Daisy Scouts spread message at ponds: ‘Don’t feed the birds’
MILFORD >> City officials have tried for years to educate the public not to feed the waterfowl and now a group of 6-year-olds in a Daisy Girl Scout troop is taking it to the next level.
As a community service project, Daisy Troop 30347 has purchased and, with troop parents, begun to install six clear mailboxes on the upper and lower duck ponds.
Troop leader James Barbara said the five-girl troop’s enthusiasm for the project is “heartwarming.”
The boxes will be filled with pamphlets from the state Department of Energy and Environmental Protection, warning of the dangers to humans and waterfowl of feeding the ducks, geese and others.
Each week the girls will visit the duck ponds to replenish pamphlets and personally educate those who pull up with bags of white bread, popcorn, chips and often, children to assist.
Feeding bread and other “people food” to ducks and geese makes them gather quickly. And for some families, it is considered a nice activity, but it’s harmful to waterfowl.
According to the DEEP pamphlet, feeding low-quality food to waterfowl leads to:
• Malnourishment and nutrient deficiencies that lead to the development of deformed wings.
• A decrease in reproductive rates.
• An increased susceptibility to predation
• The loss of flight ability, lowered energy and lowered life expectancy.
• A weakening of the overall gene pool.
Most areas where the public feeding occurs cannot sustain the large concentration of birds that often gathers, leading to the accumulation of droppings and feathers, overgrazing of vegetation, soil erosion and unsanitary conditions, the DEEP says.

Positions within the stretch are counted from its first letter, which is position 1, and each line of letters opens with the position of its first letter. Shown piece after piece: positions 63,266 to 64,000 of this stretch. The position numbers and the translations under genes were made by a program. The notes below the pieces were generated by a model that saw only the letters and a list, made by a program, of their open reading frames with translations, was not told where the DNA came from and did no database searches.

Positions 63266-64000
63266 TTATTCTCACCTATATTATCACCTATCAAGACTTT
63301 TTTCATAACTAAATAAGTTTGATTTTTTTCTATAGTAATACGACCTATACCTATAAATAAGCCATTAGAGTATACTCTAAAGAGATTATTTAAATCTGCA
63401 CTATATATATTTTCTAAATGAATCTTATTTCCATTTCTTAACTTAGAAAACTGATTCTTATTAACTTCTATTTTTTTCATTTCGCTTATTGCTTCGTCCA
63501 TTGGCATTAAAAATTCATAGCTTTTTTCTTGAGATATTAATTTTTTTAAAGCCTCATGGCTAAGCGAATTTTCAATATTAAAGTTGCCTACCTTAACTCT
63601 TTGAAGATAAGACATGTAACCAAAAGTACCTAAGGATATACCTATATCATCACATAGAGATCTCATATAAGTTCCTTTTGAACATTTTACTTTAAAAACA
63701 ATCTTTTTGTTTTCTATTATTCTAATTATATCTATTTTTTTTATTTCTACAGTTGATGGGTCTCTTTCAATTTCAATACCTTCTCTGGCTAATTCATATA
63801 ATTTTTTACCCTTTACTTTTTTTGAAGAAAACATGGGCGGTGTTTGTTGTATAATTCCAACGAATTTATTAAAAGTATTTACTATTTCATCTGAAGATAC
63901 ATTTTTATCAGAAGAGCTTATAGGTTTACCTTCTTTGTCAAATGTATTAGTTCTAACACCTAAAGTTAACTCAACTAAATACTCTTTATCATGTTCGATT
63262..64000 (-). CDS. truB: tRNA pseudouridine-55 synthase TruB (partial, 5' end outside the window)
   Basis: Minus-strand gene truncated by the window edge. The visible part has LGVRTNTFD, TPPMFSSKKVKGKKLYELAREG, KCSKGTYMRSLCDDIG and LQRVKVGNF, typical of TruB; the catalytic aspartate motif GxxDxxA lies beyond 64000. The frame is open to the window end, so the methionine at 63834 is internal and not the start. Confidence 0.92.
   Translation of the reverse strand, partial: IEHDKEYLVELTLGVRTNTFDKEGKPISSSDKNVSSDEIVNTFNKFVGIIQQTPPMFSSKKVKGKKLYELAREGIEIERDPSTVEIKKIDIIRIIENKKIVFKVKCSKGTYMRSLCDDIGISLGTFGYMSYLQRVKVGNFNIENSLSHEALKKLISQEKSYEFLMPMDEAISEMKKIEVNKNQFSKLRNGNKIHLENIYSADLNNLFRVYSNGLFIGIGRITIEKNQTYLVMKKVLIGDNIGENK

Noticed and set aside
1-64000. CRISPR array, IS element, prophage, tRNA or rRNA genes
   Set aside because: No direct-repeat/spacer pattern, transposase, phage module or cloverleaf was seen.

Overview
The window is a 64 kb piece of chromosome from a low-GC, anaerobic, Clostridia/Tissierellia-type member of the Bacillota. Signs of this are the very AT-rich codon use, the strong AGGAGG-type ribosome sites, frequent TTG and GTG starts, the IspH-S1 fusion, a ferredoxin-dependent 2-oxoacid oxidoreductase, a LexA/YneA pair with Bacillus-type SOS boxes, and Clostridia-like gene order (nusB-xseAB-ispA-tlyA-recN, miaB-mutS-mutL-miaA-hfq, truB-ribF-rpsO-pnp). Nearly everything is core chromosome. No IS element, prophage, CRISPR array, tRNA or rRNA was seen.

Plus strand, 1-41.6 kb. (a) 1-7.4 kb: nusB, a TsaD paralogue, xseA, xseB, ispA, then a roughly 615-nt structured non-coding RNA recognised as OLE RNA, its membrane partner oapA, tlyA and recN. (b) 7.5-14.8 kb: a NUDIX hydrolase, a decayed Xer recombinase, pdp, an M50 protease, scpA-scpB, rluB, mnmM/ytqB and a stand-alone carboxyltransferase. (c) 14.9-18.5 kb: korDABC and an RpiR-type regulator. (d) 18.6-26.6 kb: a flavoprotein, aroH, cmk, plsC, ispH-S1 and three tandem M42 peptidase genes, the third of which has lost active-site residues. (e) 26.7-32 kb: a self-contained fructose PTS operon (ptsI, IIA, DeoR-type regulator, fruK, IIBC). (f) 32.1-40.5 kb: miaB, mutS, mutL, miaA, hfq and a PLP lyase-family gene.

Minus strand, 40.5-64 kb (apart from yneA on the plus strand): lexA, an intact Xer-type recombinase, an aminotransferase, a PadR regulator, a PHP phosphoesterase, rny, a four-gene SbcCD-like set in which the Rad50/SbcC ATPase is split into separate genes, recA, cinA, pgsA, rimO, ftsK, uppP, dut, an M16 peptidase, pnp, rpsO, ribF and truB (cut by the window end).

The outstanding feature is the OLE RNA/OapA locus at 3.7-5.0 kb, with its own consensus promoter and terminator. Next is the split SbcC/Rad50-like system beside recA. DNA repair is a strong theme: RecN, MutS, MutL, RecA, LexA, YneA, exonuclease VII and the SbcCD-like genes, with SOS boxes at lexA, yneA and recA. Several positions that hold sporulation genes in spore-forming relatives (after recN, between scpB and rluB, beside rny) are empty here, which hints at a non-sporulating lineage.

Barbara said the girls had choices, and unanimously voted for the project, which was quickly embraced by Mayor Benjamin G. Blake, who planned to kick off the campaign with the girls Wednesday evening at the City Hall Duck Pond.
Barbara said the troop spent about $200 on supplies, including special brackets, and that meant selling a lot of Girl Scout cookies, since they only keep 70 cents per box.
Blake said Sunday the city has tried all kinds of measures to discourage the feeding of waterfowl at the duck ponds and harbor area behind the library, including DEEP signs, early-education programs in schools, and press releases to spread the word through the media.
Officials have also tried to discourage geese from going on land with special fences and spray on the grass.
The geese leave a mess of droppings that in some areas is so heavy it is a human health hazard.
Food that’s not good for them still encourages them to come ashore.
Numerous organizations are working to restore wetlands to make them beneficial for waterfowl, the DEEP said.
“It is important for all of us to concentrate our efforts on these types of projects because habitat, not feeding, is what guarantees the future of waterfowl,” the DEEP said.
Also, the loss of a bird’s fear of humans often results in “dangerous and unpredictable behavior towards people,” it said.